Which Joe gave his name to ‘sloppy joes’? We look at five interesting sandwiches and their lexical origins.
1A small cushion into which pins are stuck for convenient storage.
- ‘Frowning, she takes the pin out of her mouth and sticks it into a soft strawberry-shaped pincushion.’
- ‘They began to make floral designs with their glass beads and applied these new shapes to many useful things, including pincushions, handbags, sewing cases, and clothing.’
- ‘Or have you stuck them like pincushions with all your needles?’
- 1.1 A form of optical distortion in which straight lines along the edge of a screen or a lens bulge toward the center.
- ‘Examining the camera we noted no astigmatism, curvature of field, rolling distortion, or pincushion distortion.’
- ‘However I did note a small amount of pincushion distortion.’
- ‘During testing I noted no spherical aberration, no astigmatism, no curvature of field, no barrel or pincushion, and no rolling distortion.’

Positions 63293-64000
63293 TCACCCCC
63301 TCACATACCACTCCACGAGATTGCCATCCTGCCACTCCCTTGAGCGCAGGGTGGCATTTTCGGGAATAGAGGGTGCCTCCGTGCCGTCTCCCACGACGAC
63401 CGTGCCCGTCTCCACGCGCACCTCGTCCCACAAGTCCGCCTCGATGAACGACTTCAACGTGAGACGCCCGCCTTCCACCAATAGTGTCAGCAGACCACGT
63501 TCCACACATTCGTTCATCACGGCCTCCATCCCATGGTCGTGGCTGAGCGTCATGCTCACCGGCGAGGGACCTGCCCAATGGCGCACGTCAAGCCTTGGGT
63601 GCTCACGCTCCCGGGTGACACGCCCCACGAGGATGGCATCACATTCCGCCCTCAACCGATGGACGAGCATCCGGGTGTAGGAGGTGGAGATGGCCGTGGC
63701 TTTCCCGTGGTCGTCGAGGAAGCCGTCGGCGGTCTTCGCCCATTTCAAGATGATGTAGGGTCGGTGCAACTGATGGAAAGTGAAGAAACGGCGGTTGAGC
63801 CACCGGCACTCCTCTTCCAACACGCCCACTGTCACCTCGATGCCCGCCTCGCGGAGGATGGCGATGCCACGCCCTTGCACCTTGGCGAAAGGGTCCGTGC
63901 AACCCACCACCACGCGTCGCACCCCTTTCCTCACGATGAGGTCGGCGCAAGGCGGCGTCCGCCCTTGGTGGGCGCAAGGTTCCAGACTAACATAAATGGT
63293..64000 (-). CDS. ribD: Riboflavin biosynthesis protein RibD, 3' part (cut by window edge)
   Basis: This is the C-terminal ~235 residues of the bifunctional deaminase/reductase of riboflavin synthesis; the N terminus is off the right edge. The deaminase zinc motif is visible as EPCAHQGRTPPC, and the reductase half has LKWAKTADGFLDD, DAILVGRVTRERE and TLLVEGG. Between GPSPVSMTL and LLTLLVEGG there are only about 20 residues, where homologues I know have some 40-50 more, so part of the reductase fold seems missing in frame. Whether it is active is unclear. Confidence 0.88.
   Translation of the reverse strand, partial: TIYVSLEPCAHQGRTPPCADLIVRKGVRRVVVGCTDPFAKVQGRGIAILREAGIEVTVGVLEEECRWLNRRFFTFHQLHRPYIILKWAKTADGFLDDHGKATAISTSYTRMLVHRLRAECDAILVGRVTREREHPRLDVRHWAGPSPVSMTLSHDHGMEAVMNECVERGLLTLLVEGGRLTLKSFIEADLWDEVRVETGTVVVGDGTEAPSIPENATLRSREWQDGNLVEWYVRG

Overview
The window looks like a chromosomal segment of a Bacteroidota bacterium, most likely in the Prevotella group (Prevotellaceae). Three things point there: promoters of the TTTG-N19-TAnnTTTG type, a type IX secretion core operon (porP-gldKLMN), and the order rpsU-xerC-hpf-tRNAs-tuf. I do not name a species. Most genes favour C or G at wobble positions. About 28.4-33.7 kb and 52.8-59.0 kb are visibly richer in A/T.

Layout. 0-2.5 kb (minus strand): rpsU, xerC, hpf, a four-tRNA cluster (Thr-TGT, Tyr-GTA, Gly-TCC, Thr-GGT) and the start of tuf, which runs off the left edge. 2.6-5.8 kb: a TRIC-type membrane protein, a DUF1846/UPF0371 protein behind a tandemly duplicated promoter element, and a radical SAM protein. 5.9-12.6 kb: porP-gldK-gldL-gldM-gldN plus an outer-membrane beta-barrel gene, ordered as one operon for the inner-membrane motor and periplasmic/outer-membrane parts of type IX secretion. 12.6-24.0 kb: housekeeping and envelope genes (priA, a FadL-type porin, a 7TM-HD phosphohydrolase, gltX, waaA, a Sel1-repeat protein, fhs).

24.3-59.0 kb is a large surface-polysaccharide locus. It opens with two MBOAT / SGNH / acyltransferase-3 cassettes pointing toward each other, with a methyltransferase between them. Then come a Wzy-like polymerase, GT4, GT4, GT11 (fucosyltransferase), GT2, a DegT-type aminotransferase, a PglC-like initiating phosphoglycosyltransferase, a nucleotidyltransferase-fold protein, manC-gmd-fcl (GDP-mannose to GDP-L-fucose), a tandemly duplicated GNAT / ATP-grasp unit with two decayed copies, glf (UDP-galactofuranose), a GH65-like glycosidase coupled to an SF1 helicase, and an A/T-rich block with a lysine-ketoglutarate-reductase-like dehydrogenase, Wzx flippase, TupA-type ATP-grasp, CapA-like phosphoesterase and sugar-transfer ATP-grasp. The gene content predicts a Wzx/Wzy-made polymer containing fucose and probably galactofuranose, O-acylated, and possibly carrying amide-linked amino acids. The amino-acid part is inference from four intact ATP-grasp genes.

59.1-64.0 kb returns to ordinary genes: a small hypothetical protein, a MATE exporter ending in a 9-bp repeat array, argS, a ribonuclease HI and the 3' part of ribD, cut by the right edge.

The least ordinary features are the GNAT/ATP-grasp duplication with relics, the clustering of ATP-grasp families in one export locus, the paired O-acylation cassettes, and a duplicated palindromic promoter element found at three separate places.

- ‘Focusing the scopes on the distant brick wall with its very distinct vertical and horizontal lines, we checked for pincushion distortion (lines bowing in) and barrel distortion (lines bowing out).’
We take a look at several popular, though confusing, punctuation marks.
From Afghanistan to Zimbabwe, discover surprising and intriguing language facts from around the globe.
The definitions of ‘buddy’ and ‘bro’ in the OED have recently been revised. We explore their history and increase in popularity.